Ramen shops are like buses, we wait ages for one and then 2 comes along at the same time. Ittenbari Ramen (麺屋一点張) appeared quietly on the Soho food scene a few months ago. I was alerted to their presence by a Japanese lady at the hairdressers who was raving about it. She said that everything was from Osaka but this was a bit of misinformation. It is however associated with the guys behind Ryukishin from Osaka.
Finally, I found myself in the area one lunchtime and popped in for a quick bowl of ramen.As you enter, you are enveloped in the steam of the hot soup pots bubbling away in the open kitchen at the front of the shop. The setup is quite basic with a few tables squeezed into this narrow shop. There is no decor to speak of except for the cloth banner on the far wall with name of the restaurant in Osaka. It makes the place look shabby for a new restaurant.
The serving staff didn’t really acknowledge me as I came in so I just found myself a table and sat down. They then dumped a menu on the table and rushed off. One of the smiley waitresses came over to take my order. The place is obviously staffed by and frequented by students. It was late for lunch but the place was still quite busy.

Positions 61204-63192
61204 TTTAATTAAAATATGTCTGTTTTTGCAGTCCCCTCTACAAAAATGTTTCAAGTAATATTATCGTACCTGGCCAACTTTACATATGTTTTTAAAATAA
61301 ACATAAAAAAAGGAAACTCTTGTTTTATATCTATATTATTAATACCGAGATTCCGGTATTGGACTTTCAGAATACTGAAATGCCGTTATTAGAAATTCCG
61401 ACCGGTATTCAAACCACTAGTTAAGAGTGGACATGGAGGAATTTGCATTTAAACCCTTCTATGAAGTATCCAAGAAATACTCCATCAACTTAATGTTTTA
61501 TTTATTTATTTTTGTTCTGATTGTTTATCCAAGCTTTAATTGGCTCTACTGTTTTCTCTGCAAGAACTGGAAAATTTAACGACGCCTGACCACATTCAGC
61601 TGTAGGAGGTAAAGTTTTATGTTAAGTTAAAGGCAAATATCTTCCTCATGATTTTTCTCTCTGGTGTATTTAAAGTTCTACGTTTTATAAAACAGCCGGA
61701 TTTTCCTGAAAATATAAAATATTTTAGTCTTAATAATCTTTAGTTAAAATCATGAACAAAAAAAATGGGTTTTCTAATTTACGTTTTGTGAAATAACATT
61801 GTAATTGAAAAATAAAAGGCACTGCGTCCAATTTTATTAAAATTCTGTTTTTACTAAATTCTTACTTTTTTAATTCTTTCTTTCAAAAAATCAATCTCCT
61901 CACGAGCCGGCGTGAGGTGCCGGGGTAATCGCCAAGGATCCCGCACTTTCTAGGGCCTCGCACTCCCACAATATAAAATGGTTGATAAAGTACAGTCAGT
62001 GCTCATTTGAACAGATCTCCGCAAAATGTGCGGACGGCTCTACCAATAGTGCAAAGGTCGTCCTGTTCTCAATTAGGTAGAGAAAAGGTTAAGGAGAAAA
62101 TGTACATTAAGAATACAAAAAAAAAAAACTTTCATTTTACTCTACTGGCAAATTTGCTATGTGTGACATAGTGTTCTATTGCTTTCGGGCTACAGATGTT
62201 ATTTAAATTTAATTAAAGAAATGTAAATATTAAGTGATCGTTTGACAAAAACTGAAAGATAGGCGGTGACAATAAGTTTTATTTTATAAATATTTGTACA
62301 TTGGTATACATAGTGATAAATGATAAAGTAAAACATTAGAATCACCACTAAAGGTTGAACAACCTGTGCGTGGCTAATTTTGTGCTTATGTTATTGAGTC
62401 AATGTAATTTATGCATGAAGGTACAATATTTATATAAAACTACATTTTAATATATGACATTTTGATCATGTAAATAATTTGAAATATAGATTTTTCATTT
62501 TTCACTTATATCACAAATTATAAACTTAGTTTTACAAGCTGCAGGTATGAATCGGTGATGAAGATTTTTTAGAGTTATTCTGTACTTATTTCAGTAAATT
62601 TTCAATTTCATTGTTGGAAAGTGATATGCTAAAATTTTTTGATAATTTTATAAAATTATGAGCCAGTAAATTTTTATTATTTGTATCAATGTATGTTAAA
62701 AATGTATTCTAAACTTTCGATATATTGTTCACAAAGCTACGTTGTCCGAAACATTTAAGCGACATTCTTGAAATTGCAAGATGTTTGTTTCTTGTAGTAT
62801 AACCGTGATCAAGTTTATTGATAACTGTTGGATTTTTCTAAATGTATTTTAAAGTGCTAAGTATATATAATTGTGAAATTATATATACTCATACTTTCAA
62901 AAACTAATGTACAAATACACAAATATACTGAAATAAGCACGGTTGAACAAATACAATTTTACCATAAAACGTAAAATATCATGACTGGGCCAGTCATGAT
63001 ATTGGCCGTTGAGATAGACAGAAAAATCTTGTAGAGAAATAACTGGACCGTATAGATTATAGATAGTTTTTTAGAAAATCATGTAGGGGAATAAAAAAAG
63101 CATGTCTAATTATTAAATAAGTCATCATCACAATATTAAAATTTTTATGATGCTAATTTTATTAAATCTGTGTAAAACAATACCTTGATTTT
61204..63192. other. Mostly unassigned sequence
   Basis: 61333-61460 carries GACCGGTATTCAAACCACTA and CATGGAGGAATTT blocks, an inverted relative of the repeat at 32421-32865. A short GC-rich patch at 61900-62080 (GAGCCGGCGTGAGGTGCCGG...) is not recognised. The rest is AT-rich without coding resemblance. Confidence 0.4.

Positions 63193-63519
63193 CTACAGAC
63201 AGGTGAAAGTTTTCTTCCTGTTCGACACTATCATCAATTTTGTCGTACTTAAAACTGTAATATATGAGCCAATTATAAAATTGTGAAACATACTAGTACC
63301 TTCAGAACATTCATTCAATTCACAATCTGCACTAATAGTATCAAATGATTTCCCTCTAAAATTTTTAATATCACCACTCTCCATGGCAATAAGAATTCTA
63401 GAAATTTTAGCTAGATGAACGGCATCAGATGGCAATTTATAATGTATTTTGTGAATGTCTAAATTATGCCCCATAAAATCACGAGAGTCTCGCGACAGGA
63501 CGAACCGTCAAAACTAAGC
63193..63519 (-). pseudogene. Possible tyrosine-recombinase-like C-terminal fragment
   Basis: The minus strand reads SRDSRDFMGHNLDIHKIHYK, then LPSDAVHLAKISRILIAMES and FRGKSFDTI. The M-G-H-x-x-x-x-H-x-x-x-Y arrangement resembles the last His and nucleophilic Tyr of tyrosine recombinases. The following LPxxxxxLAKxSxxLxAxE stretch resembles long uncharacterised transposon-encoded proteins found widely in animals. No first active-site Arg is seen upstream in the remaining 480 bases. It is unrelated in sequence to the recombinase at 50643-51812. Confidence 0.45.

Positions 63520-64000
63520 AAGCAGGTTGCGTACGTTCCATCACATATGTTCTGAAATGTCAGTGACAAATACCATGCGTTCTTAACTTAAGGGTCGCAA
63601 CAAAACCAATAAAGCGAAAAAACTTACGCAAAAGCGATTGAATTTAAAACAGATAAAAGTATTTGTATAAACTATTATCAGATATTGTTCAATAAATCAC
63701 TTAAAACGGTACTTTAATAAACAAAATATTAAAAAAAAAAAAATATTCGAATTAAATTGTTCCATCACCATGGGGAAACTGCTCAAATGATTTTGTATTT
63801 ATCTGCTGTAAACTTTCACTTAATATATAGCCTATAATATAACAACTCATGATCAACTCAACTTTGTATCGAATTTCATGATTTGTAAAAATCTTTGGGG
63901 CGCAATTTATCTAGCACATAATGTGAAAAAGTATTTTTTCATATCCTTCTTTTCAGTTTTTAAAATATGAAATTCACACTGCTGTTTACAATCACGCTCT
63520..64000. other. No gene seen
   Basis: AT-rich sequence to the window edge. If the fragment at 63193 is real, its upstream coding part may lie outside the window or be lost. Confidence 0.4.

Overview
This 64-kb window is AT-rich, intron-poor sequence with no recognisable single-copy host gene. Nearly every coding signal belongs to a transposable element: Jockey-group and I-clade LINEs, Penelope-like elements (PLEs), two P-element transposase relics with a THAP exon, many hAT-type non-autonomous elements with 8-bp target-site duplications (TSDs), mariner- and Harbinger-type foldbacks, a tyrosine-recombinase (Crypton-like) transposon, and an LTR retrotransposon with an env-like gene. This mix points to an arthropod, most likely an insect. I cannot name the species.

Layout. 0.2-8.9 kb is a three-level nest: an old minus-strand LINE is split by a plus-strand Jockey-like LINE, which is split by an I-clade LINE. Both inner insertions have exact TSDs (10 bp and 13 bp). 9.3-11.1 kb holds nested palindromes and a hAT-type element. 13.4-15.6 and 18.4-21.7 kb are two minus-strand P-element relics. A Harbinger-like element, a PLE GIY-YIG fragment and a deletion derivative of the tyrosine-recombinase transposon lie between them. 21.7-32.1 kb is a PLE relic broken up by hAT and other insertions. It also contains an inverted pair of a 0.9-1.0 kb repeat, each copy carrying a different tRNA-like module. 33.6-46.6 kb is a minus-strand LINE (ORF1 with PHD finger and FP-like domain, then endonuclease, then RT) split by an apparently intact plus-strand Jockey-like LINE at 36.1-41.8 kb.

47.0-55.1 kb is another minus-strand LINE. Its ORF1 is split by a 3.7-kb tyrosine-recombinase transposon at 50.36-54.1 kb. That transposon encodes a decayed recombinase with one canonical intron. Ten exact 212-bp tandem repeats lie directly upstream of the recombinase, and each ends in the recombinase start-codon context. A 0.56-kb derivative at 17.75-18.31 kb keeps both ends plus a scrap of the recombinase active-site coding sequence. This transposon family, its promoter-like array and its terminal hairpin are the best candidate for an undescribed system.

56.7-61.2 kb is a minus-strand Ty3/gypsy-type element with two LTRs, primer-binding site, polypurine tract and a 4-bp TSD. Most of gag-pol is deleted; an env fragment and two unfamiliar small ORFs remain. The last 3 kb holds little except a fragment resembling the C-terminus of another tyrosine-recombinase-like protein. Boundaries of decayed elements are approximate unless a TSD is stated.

The menu is very simple, a choice of 3 types of soup, clear chicken soup, shoyu and miso. There is also a seafood fried ramen. Prices start at £8.90 for the Ittenbari and Shoyu Ramen and £11.50 for the Miso Ramen. All of these have an option to go DX which I think means a couple of extra slices of pork and a whole egg.
The ramen noodles that is served here is made in collaboration with a local noodle maker and they have done a good job.
I ordered the Shoyu Ramen which came in a deeply flavoured chicken soup with home made soya sauce and topped with half a boiled egg, some spring onions, bamboo shoots and a slice of pork. The noodles had a good texture, with enough of a bite but I could have done with a bit more soup.
There is an option for an additional portion of ramen for £1.50. Noticably, there are no bottles of spicy chilli oil on the table unlike at Tonkotsu.
This is not a pure ramen place as they have a few other common Japanese dishes on offer like Sushi and some rice dishes. The service is about par with those of the Chinese Restaurants nearby, effecient enough but uninterested. It is just a ramen cafe after all.
Ittenbari is a great addition as we can never have too many proper ramen shops. I have to go back to try their Shio Ramen which is made with their secret recipe home made salt that’s made with mussels. It seems this is their specialty. Go check it out.
84 Brewer Street